Australian Dictionary of Biography

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John Richard Houlding (1822–1918)

by Ruth Teale

This article was published:

John Richard Houlding (1822-1918), store-keeper and novelist, was born on 22 April 1822 in Essex, England, son of Joseph Houlding, contractor, and his wife Sarah, née Olly. He worked in a London lawyer's office and claimed to have met Charles Dickens whose literary style he later tried to imitate. In January 1839 he arrived at Sydney in the Hashemy. He became a solicitor's clerk and then entered Thomas Smart's auctioneering office. In February 1840 he went to New Zealand where he bought land, but in February 1841 returned to Sydney. At Raymond Terrace he became postmaster, store-keeper and shipowner, and in 1852 sold his store and retired, enfeebled. In 1854 he visited England and on his return in 1855 lost his 'moderate fortune … unused to the peculiar dealings of some of the cute citizens' of Sydney. He had a nervous collapse and while on his back began writing.

In May 1861 Houlding told his patron, Nicol Stenhouse, 'Though I can scarcely hope you will be favourably impressed with it, as a literary production, I do trust you will recognize its useful design'. His first novel, Australian Capers (London, 1867), was reprinted as Christopher Cockle's Australian Experiences (Sydney, 1913). It records the downfall of an inexperienced migrant and his conversion to Christianity. Houlding's style was vigorous, humorous and loaded with such similes as the passenger whose 'tongue was as active as a duck's tail'.

Invited by John Fairfax, Houlding wrote for the Sydney Mail as 'Old Boomerang'; his early contributions were published as Australian Tales and Sketches from Real Life (London, 1868). He also wrote short stories for religious and secular journals under seventeen pen-names, including 'J. R. H. Hawthorn'. His second novel, Rural and City Life: or, The Fortunes of the Stubble Family (London, 1870), was also partly autobiographical. His later novels, popular as Sunday school prizes, were shorter and more didactic examples of 'a sanctified literary imagination': they appeared as Investing Uncle Ben's Legacy, a Tale of Mining and Matrimonial Speculations (1876), The Pioneer of a Family; or, Adventures of a Young Governess (1881), Launching Away; or, Roger Larksway's Strange Mission (1882), In the Depths of the Sea (1885) and A Flood That Led to Fortune (1886).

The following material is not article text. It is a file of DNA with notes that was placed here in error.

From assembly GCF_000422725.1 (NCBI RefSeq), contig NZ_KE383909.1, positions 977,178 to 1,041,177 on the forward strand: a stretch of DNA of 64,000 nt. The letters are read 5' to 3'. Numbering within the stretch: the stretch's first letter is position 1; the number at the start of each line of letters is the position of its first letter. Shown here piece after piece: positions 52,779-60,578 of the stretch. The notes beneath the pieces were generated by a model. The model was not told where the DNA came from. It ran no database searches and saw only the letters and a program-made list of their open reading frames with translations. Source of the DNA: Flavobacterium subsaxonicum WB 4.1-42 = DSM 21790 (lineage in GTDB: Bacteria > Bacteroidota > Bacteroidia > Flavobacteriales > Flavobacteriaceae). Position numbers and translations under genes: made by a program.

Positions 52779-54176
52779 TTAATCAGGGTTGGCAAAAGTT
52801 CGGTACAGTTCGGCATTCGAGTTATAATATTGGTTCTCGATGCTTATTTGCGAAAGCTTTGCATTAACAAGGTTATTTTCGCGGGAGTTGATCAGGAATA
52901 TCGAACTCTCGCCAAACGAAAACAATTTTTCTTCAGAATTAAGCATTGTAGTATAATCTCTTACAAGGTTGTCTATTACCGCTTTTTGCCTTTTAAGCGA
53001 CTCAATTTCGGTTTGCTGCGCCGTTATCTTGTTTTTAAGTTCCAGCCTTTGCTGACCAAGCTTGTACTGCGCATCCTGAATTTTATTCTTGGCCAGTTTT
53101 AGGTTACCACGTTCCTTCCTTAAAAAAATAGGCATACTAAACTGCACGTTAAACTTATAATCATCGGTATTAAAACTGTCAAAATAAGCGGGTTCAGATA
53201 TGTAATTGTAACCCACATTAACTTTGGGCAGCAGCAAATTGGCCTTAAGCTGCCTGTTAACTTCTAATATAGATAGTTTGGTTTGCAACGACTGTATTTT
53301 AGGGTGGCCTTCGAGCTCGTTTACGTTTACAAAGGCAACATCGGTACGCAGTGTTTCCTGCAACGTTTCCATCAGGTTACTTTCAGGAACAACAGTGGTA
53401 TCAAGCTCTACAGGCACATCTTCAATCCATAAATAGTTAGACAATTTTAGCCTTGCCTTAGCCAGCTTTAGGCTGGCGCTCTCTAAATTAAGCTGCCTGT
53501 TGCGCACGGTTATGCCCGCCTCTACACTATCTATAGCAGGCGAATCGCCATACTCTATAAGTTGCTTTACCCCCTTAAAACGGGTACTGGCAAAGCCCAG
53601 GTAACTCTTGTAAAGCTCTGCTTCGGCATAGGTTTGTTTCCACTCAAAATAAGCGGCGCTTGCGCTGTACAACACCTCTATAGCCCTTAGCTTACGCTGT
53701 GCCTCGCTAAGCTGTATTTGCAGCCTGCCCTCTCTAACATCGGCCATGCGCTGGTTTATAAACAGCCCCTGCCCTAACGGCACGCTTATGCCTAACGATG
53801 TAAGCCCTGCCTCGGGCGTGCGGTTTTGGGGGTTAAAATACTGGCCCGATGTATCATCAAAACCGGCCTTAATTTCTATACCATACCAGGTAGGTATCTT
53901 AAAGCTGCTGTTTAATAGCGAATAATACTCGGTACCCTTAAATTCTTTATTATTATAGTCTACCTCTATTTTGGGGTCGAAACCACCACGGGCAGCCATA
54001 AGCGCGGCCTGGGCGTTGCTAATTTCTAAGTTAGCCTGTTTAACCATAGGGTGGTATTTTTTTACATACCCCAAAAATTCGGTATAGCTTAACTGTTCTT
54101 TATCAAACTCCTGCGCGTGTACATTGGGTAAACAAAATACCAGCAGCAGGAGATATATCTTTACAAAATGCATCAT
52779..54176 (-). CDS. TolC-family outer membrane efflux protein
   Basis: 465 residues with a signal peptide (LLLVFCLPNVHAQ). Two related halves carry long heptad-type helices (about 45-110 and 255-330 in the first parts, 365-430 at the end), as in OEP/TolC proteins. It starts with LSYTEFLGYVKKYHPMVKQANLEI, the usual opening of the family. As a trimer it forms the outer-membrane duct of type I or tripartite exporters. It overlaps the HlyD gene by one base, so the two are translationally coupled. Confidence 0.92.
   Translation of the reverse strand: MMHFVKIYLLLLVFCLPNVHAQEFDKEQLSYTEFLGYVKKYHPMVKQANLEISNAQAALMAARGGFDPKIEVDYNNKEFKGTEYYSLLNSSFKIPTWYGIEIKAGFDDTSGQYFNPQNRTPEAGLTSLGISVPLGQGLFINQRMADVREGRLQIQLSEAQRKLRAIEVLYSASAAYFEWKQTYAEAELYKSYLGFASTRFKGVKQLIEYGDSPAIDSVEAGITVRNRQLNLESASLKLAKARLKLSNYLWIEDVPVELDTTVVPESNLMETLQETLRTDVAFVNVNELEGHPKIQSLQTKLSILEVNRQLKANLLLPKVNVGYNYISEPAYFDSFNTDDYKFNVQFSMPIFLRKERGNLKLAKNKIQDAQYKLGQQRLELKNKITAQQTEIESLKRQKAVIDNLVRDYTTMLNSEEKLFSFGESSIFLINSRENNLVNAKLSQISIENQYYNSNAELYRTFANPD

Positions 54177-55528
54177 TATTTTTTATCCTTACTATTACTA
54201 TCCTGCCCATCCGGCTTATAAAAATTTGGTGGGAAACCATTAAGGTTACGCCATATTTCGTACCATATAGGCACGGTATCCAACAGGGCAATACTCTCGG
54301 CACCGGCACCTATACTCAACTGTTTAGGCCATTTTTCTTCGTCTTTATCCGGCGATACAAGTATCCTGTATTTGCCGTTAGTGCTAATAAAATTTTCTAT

In Sydney in 1843 Houlding had married Elizabeth, née Hannaford. He lived quietly at his home, Hawthorn, Woolwich, and supported such charitable institutions as the Vernon training ship for destitute boys. He was also a Methodist lay preacher, a founder of the New South Wales Temperance Alliance and twice declined to stand for parliament. In the 1890s failing eyesight forced him to abandon writing. He died on 25 April 1918 and was buried in the Methodist section of Rookwood cemetery. He was survived by two daughters, of whom the elder, Lucy Hannah, married Rev. William Kelynack.

Select Bibliography

  • Maitland Mercury, 2 Sept 1848
  • W. H. G. Freame, ‘Old Boomerang’, Hawkesbury Herald, 20 May 1906
  • Sydney Morning Herald, 27 Apr 1918
  • J. E. Carruthers, Australian Scenes and Sketches, vols 1-2 (State Library of New South Wales)
  • manuscript catalogue under J. R. Houlding (State Library of New South Wales).

Citation details

Ruth Teale, 'Houlding, John Richard (1822–1918)', Australian Dictionary of Biography, National Centre of Biography, Australian National University,, published first in hardcopy 1972, accessed online 15 July 2024.

This article was published in hardcopy in Australian Dictionary of Biography, Volume 4, (Melbourne University Press), 1972

View the front pages for Volume 4

© Copyright Australian Dictionary of Biography, 2006-2024

Life Summary [details]

Alternative Names
  • Hawthorn, J. R. H.
  • Old Boomerang

22 April, 1822
Essex, England


25 April, 1918 (aged 96)
New South Wales, Australia

Cultural Heritage

Includes subject's nationality; their parents' nationality; the countries in which they spent a significant part of their childhood, and their self-identity.

Religious Influence

Includes the religion in which subjects were raised, have chosen themselves, attendance at religious schools and/or religious funeral rites; Atheism and Agnosticism have been included.